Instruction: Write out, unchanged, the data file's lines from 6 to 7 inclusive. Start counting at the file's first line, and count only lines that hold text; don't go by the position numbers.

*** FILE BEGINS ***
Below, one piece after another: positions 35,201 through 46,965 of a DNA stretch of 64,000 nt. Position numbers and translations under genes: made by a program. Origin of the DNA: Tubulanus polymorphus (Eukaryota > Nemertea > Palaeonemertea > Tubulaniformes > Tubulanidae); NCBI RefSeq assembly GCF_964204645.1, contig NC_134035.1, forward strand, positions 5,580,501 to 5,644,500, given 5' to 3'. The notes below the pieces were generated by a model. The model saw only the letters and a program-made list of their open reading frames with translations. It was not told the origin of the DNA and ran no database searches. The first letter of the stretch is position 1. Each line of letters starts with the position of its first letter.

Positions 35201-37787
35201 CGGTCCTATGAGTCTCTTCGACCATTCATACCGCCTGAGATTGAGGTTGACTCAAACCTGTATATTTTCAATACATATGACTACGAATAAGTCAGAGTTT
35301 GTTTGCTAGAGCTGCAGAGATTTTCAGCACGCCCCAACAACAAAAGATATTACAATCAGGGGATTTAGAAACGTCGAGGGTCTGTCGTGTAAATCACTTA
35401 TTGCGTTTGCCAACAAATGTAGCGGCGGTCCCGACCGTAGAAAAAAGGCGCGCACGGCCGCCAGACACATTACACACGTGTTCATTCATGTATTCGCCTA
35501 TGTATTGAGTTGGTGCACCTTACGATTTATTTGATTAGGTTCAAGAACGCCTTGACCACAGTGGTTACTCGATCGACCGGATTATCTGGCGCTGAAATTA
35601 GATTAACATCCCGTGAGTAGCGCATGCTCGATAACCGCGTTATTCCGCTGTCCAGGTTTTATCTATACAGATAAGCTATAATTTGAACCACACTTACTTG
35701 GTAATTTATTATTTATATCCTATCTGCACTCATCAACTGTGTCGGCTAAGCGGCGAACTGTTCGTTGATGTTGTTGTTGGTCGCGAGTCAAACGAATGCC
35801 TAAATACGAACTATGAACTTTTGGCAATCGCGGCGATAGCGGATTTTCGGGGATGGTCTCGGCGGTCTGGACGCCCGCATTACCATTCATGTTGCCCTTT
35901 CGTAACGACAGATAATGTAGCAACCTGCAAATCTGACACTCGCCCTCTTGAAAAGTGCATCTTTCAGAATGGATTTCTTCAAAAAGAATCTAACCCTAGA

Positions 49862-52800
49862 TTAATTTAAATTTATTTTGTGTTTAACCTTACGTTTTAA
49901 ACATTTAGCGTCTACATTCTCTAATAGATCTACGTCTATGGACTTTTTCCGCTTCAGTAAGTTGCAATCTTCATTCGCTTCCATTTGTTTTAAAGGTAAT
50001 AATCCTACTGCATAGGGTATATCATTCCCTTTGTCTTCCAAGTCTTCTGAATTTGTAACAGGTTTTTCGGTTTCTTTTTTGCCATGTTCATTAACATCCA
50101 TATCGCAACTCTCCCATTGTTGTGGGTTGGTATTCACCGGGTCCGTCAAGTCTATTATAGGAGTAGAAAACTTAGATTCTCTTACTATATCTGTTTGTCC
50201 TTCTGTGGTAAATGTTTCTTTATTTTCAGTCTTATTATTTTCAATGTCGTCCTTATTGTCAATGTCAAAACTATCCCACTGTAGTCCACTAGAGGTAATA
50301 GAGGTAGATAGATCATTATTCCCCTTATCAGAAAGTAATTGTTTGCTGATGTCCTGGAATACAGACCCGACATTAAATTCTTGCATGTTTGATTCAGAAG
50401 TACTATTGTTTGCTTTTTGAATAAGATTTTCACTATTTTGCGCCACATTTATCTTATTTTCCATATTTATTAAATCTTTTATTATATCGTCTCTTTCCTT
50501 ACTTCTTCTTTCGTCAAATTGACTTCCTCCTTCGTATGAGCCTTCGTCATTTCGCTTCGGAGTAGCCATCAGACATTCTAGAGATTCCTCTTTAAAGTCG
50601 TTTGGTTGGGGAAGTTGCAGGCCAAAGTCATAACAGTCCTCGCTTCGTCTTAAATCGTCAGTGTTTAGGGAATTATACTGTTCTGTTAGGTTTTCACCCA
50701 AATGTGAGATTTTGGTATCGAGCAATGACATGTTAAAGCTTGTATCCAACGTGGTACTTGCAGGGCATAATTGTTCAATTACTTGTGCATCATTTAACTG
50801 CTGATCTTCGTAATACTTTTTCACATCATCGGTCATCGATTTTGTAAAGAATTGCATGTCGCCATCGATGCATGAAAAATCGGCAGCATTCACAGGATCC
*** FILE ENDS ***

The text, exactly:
35501 TGTATTGAGTTGGTGCACCTTACGATTTATTTGATTAGGTTCAAGAACGCCTTGACCACAGTGGTTACTCGATCGACCGGATTATCTGGCGCTGAAATTA
35601 GATTAACATCCCGTGAGTAGCGCATGCTCGATAACCGCGTTATTCCGCTGTCCAGGTTTTATCTATACAGATAAGCTATAATTTGAACCACACTTACTTG